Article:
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What is a CDN? It Might Make Site Faster – Or Not

Content delivery network
CDN lets visitor from Beijing get faster response from copy of site on server in Paris than original in Chicago.

Some online experts say that a CDN or content delivery network will make a site load faster because of the way it retrieves data.

The actual answer is sometimes yes and sometimes no. It depends on the hosting environment, quality of the CDN, the amount of traffic a site receives, how well the site is already optimized for speed, and other important factors.

What is a CDN?

So what is a CDN? A CDN is a series of servers in data centers around the world. Visitors to a website that use a CDN will download static cached content from the nearest available data center rather than the original server hosting the site. The closeness of the data center to the location of the visitor speeds delivery of that content.

Imagine a website on a server in Chicago that doesn’t use a content delivery network. A visitor from Beijing retrieves a page from that site.

The data representing the text, graphics and scripts from the page must travel over a series of networks and routers that make up the Internet between Chicago and Beijing half a world apart.

A ping test tool shows the response time for a website from various servers around the world. Results often prove the closest server gets the fastest response — sometimes 10 times faster than the farthest server.

So a cached copy of that Chicago website stored at a data center in Paris will likely respond more quickly to the Beijing visitor than the original one in Chicago.

For that reason alone, it makes sense to consider using a content delivery network. But it’s not that simple.

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© 2017 Scott Bateman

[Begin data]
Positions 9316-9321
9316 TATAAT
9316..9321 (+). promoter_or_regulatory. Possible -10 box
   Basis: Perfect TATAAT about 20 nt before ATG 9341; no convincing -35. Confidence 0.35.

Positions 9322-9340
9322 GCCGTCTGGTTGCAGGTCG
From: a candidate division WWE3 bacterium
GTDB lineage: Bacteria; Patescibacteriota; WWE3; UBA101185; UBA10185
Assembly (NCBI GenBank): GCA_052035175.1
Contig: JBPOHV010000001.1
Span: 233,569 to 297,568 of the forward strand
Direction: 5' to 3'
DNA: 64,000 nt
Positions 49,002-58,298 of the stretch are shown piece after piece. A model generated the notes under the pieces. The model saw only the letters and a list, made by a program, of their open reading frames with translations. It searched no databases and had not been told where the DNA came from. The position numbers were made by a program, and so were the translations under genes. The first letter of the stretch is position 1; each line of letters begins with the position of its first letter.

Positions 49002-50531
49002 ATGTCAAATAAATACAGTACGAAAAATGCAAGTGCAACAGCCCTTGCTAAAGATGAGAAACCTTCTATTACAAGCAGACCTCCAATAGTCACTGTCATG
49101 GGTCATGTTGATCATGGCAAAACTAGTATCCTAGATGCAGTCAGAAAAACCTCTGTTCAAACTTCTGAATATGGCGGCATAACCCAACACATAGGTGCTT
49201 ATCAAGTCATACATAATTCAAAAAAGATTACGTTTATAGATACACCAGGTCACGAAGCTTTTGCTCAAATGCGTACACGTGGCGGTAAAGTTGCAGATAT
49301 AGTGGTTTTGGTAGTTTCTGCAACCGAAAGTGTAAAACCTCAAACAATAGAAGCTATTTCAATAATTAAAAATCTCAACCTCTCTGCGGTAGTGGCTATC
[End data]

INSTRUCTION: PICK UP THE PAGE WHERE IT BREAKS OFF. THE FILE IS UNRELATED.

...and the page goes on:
Multiple tests on two identical pages — one using a CDN and the other not using it — produced the same startling results.

The page that didn’t use the CDN downloaded twice as fast as the page that did use one. The test defied the above example.

The waterfall, which shows the download times for each object on the page, revealed that the CSS stylesheet and especially the images hosted on the CDN took much longer to download than they did without the CDN.

The images took anywhere from about 500 milliseconds to two full seconds versus an average of about 100 milliseconds for the site without the CDN. All of the wait was split between connecting to the CDN at Amazon and then waiting for a response.

A posting on StackExchange had this possible explanation:

CloudFront’s closest edge servers are farther away from your particular location than your web host.

The additional DNS lookup is increasing TTFB (time to first byte). If you’re using a custom origin server instead of S3, this could cause further delays on cache misses as the edge server has to do a DNS lookup of your origin server.

Cache misses: if your file isn’t found on the edge node, then it has to be pulled from the origin server. The longer your TTL (time to live) and the more popular your site is, the less this effect will be felt by your users.

The Edge node used is currently experiencing high loads.

The explanation sounds reasonable. But in the case of this experiment, the closest edge servers were just as close as the hosting company servers.

The time to first byte was nearly the same for both pages. The cache did not appear to miss because the test ran over multiple times with the same result. The edge node did not seem to have high loads for the same reason.

Although highly technical specialists may find other reasons, the test may lead someone to conclude that a combination of a domain lookup and consistent load on the CDN led to slower results.

Lessons On Choosing a CDN

This somewhat limited series of tests lead to a few important lessons about whether a content delivery network is worth the labor and extra cost.

  1. Do everything possible to optimize a site for speed before spending time and money on a CDN.
  2. Test the CDN before making a commitment. Amazon, Google and others are so inexpensive for testing that the risk is low.
  3. CDN quality matters. A CDN more expensive than Amazon may produce better results.
  4. It may be worth the money for a large, high-value site. It may not be worth it for a small one that doesn’t generate enough revenue to justify the cost.

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